A Black Perspective


Leda Edwards

More stories from Leda Edwards


Schantelle Alonzo

Illustration by Schantelle Alonzo

As I stepped into the locker room to get dressed for gym class, I overheard a few girls talking about different hair products. 

Their conversation could be heard throughout the entire locker room. 

Slowly, more girls started to add to the conversation. I didn’t participate because I knew that every product they described would never work on my hair.

While they continued to talk about hairstyling methods like teasing and curling, I locked eyes with another black girl. We continued to get dressed and proceed to class. 

The stare that we shared was a connection that black people tend to have while around non-black people. The “look” says everything that needs to be said without saying it. 

In that particular moment, her eyes were saying, “Really?” And in response, my eyes were saying, “Girl, I already know.” 

We both felt uncomfortable when everyone started to talk about those particular hair products because we both knew that we couldn’t relate to anything they were saying.

Luckily enough for the both of us, we were able to form our own connection through eye contact. 

This is just a sample of what it’s like going to a school where only 7% of the population looks like you. It can feel like you’re alone or that you’ll never fit in because of certain cultural differences.

Inclusion isn’t the only thing that can be troublesome for me; the act of subconsciously trying to conform can also be a problem. 

Something that I have personally experienced is the phenomenon known as “code switching.”

Code switching is the practice of alternating between two or more languages or varieties of language in conversation and is usually performed in order to conform to societal norms in speech and grammar.   

Black people tend to code switch from African American Vernacular English (AAVE).

AAVE is a nonstandard variety of English spoken by a large percentage of black Americans; it has its own set of grammatical rules and is often misunderstood by mainstream society as a result of linguistic prejudice.

To combat this prejudice, most black people use standard English, or “white voice,” in professional settings or when they’re around a lot of non-black people. 

This is because when we do speak AAVE, people tend to say that it’s “ghetto.”

During my freshman year, I remember walking into one of my classes and observing that I was the only black person in my entire class. 

While everyone was happy, talkative and excited to start the school year, I was deep in my own thoughts. I sat there trying to figure out what I would say if someone were to try to have a conversation with me. 

Half of me wanted to act like my normal self and yet the other half cringed in fear of being judged by my white counterparts for not using standard English or being “too ghetto.”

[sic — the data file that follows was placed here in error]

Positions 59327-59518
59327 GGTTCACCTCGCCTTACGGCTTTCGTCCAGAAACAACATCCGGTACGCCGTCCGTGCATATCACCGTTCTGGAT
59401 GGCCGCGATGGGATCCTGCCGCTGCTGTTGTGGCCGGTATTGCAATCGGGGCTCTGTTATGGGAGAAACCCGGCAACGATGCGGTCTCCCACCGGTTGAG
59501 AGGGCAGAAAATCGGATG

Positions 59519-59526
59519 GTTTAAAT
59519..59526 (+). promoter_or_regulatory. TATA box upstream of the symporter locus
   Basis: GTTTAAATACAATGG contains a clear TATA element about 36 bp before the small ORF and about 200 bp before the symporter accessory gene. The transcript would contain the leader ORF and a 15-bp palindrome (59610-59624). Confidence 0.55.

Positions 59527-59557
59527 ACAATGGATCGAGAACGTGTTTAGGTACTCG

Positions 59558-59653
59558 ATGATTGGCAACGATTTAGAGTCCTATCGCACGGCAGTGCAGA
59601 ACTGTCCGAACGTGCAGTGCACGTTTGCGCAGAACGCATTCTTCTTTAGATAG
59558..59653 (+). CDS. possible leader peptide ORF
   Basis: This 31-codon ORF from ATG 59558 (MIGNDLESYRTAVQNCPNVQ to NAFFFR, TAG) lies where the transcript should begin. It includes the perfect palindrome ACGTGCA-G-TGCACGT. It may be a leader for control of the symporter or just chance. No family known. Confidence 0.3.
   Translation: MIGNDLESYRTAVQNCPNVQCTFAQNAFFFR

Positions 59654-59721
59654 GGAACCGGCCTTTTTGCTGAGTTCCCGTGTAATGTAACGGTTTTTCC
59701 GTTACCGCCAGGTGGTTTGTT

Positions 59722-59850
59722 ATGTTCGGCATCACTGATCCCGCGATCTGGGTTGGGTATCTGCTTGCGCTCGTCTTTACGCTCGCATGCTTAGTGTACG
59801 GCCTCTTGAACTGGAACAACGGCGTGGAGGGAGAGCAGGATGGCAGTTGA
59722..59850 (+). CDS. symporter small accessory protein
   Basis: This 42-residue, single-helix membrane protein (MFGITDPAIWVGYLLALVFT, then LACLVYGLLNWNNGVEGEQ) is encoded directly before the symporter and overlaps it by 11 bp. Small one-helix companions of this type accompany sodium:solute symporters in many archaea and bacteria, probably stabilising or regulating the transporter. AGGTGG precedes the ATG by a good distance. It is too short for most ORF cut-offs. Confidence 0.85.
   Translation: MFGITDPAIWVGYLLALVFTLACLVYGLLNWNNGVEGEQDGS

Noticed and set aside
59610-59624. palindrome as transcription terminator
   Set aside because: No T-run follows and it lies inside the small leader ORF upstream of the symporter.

It was then that someone opened themselves up to me by offering a nice “Hello, my name is” and in response… I code switched. 

My “hello,” came out at a higher pitch than it usually would had I been talking to my black friends, and my words were stretched to make sure that every syllable was reached so that I could sound grammatically correct. 

I hated that I couldn’t just simply sound like me. 

A year prior, in eighth grade, I went through a very depressed phase. I yearned to be in a different environment surrounded by people who didn’t necessarily look like me. 

Growing up in an all black neighborhood, I always felt like I was missing out on the rest of the world. I wanted to get out of my comfort zone and befriend people of all backgrounds and Lane was my way out. 

It wasn’t until I got to Lane that I slowly realized how lonely and uncomfortable it would be to not be surrounded by people that I could connect with on a cultural level. 

That is not to say that I haven’t made any friends while being here, or that Lane is a bad school; Lane is a great school and I’m glad that I chose it over any other one. With that being said, Lane has also made me realize certain things about myself that I never had to realize before. 

One is that I truly am a minority.

So when I was taken out of an environment where I was surrounded by people of the same culture and placed in an environment where no one really looked like me, I felt disconnected and unlike myself. 

To put it simply, I had the culture shock of a lifetime. 

I’ve grown to learn that no matter how many friends I make, it is always difficult to fit in with people who weren’t raised like me or share the same cultural traditions.

Over time, I’ve slowly learned how to find a balance between the person I am when I am at home and the person I am at school. 

No matter how much I try to perfect my speech or behave a certain way to adhere to a particular environment, I am still Leda. There are certain things about me that will never change, no matter where I am or who I am around.